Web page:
I’ve been re reading David J. Anderson’s excellent book on Kanban, it’s an amazing text, full of great thinking that transcends both the agile and more heavy weight process camps. I’ve created a few diagrams in order to better internalize some of the concepts in the book.
one of the key themes of David J. Anderson's book is to categorize work by risk type and then associate it with a specific class of service, allowing software delivery professionals to manage risk, flow of work, and improve predictability of work output.
The idea is that not all work should be treated the same. Implicitly I think that most teams don't treat all work the same. Work being competed to handle an emergency is handled differently from regular features, which is treated differently from capacity upgrades. Organizations will try to prioritize this work differently,and try to allocate capacity as appropriate. The problem is that for many teams and organizations, these rules of work management are implicit, not well understood, and can oftenfollow the "work for the stakeholder who screams the loudest" anti pattern.
David, in his book on on Kanban, recommends that you:
- categorize the existing demand on the software delivery organization, at a minimum given understanding of the various risk and demand profiles of your work
- determine how much demand is allocated along each work type/risk profile
- have some simple policies in place that match types of demand to specific classes of service, with each class of service having a explicit work flow policy, and WIP limits, some examples include:
- compliance related work must be completed before regulations goes into effect (fixed date)
- emergency defects must be completed ASAP, dropping other work, and overriding WIP limits if necessary (silver bullet), typically very few silver bullets are worked on at the same tim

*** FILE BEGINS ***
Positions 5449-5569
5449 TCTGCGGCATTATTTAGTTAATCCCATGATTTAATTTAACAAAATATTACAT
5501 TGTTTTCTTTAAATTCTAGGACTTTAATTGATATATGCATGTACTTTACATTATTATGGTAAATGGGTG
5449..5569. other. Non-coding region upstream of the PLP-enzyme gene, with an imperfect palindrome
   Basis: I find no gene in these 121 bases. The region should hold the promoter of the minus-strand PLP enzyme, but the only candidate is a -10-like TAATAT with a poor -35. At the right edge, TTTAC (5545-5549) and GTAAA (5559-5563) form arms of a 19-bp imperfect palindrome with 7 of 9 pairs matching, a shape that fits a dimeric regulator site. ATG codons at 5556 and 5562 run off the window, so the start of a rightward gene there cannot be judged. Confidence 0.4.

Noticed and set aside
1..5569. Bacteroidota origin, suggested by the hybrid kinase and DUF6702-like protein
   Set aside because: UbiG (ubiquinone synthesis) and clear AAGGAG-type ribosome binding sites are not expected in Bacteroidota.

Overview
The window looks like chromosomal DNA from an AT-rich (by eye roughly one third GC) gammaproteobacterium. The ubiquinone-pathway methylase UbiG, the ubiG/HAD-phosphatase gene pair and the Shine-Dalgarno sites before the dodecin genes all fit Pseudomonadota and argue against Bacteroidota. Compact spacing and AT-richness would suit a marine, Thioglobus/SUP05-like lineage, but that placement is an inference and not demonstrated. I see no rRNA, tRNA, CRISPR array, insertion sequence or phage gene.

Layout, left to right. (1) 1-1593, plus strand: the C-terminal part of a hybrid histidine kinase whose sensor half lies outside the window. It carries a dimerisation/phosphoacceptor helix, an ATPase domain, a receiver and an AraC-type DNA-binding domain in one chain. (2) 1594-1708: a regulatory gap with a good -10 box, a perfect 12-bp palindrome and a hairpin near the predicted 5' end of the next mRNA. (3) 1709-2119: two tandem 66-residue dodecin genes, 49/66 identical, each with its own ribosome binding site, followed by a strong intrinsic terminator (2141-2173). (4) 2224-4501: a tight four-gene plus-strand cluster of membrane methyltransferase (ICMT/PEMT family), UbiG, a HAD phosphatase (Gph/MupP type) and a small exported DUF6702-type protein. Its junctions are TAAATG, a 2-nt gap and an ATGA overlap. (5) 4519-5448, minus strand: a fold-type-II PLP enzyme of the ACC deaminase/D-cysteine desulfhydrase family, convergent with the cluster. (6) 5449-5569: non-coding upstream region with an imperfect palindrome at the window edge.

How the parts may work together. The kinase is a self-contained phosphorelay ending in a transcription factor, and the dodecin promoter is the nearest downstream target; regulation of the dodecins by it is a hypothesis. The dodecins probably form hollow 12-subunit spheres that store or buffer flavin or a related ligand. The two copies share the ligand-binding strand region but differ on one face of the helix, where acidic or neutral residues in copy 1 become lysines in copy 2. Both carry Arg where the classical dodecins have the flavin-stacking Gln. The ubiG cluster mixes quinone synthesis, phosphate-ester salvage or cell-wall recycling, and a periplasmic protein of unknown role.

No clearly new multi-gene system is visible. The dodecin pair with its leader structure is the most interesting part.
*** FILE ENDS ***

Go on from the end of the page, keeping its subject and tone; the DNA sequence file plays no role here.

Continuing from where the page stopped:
- training, and refactoring work have the lowest priority, and can be dropped to handle fixed date or silver bullet items (intangibles)
- ordinary new features and bugs are finished in a first come research bases (regular work)
- model your system of work, otherwise knows as a value stream , determining hand off points, queues, co location of teams, and types of inventory
- Set up an input cadence where an input queue for all new work will be refreshed by the business. Likewise setup an output cadence determining the timing when all ready work will be released to production
- set target completion SLAs for each service class, for instance a silver bullet item might have a target of 5 day completion 100% of the time, a intangible might have 60 day completion date 50% of the time.
- Connect your class of service policies and work types to the value stream, letting the policies dictate how work flows through your system, don’t be afraid to experiment with class of services, wip limits, and other policies, you won’t get it right the first time!
- measure actual performance of the system, as well as demand over time. How are you doing compared to your targets? How much regulation vs emergency demand is coming through your system
adjust targets, hopefully for the better over time, but at the beginning you may need to go backwards to reflect the reality of capacity
While the above may seem daunting, in terms of overhead, and management complexity, I would ask readers considering this should take into account the amount of overhead that goes into management of software delivery using traditional methods. Also a significant amount of overhead in managing large-scale agile project when you have multiple teams trying to coordinate with each other. IMHO taking the time to model, manage and measure the system of work is much better stand of "process overhead" and can provide real insight into how could can optimize how work is being completed..